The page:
Next time your children groan at your dad jokes, your taste in clothes or the all-round general embarrassment you bring to their lives, remind them that it really can pay to keep the old folks on side. Particularly when it comes to the housing market, with the Bank of Mum & Dad (BoMD) now being involved in almost a quarter of all property transactions in the UK.
New figures show that the BoMD (which admittedly can extend to financial gifts from grandparents, aunts & uncles and, occasionally, friends) will fund approximately 23 per cent of property purchases in 2020. This is an increase from the BoMD assisting with 19 per cent of property purchases in 2019.
With viewing and valuations impossible to carry out during lockdown, the property market effectively came to a complete standstill at the end of March. However, the easing of restrictions over the summer months resulted in increased activity supported by Chancellor Rishi Sunak’s introduction of the Stamp Duty holiday for purchases of up to £500,000. Such an announcement has seen an increase in demand as individuals could save themselves anything up to £15,000 if they complete on their purchase before the scheme ends next March.
However, demand is one thing, finding lenders to meet that demand is another. With the economy struggling, the banks and building societies have wasted little time in tightening their criteria, with first-time buyers and the self-employed hardest hit. The challenges for youngsters are many: wages are stagnating, unemployment is rising, property prices remain high, interest rates are starting to climb, and the banks are not overly keen on lending anyway. What chance do these individuals have?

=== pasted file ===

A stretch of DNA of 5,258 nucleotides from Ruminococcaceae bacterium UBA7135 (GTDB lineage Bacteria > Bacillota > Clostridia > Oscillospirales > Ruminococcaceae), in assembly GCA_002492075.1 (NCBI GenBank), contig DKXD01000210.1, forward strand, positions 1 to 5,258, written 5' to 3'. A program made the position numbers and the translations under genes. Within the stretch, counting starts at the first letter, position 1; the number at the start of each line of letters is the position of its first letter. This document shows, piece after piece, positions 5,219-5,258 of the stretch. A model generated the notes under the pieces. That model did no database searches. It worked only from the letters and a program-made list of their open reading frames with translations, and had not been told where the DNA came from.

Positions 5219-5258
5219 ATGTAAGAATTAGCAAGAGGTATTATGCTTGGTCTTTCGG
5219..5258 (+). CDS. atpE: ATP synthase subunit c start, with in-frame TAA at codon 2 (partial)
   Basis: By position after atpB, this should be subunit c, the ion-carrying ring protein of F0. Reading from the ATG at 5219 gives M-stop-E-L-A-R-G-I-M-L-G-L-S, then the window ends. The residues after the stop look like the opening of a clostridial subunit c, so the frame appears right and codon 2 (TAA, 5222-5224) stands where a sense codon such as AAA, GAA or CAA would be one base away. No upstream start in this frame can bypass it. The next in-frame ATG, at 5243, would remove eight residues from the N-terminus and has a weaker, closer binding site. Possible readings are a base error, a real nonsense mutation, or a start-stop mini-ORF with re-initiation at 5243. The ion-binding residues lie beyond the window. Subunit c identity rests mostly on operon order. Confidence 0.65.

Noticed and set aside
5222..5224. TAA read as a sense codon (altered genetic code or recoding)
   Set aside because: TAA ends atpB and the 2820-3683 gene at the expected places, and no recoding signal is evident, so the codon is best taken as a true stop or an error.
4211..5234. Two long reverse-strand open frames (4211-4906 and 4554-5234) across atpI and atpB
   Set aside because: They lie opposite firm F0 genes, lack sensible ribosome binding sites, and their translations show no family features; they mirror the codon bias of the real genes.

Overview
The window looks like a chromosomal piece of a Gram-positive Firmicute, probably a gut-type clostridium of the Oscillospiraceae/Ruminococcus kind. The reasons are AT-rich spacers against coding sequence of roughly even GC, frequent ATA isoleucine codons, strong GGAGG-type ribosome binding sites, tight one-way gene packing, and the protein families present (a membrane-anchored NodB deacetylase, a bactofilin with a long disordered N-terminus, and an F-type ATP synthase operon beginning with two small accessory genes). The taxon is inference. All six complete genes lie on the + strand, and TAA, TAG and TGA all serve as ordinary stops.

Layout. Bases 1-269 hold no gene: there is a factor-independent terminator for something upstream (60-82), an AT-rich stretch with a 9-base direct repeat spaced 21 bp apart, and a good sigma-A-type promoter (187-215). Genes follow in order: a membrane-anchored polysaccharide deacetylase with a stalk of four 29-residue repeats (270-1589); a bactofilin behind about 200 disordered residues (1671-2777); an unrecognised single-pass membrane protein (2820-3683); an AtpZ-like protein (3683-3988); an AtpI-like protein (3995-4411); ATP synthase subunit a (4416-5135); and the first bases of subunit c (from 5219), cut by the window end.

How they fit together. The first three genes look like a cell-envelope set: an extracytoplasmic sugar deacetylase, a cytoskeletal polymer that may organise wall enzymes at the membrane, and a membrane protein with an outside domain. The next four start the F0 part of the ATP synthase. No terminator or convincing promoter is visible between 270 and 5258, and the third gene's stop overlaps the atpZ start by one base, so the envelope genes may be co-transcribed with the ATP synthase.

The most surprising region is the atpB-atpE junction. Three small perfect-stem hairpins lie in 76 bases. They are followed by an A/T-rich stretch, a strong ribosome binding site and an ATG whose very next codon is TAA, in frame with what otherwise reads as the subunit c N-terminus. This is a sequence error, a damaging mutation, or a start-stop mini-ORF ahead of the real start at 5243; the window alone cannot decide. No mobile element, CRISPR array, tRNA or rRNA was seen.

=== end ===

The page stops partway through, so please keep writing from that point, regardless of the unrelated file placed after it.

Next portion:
This is where the BoMD can and often does step in. In many cases the family home contains plenty of equity and parents might also have a pot of savings available. The question really becomes in the circumstances where BoMD do choose to assist their children, should the money come by way of a loan or should they give it as a gift? Does it really matter?
Well the answer to that is a definite yes. It matters for several reasons and the parties’ intentions need to be determined at the outset.
If the BoMD opt to provide the money by way of a loan, then the parents will clearly expect the money to be repaid at some point in the future. The terms of the loan should be clearly set out in writing to avoid any confusion or conflict at a later date. The loan agreement will deal with considerations such as repayments, interest, and various other factors and clearly set out the parties’ intentions moving forwards. The provisions should be discussed with a solicitor to ensure the agreement reflects exactly what the parties intend.
Parents should also consider taking security over the new property to ensure their interests are protected, the most common form of security in these circumstances would be a charge on the property but other options can be considered.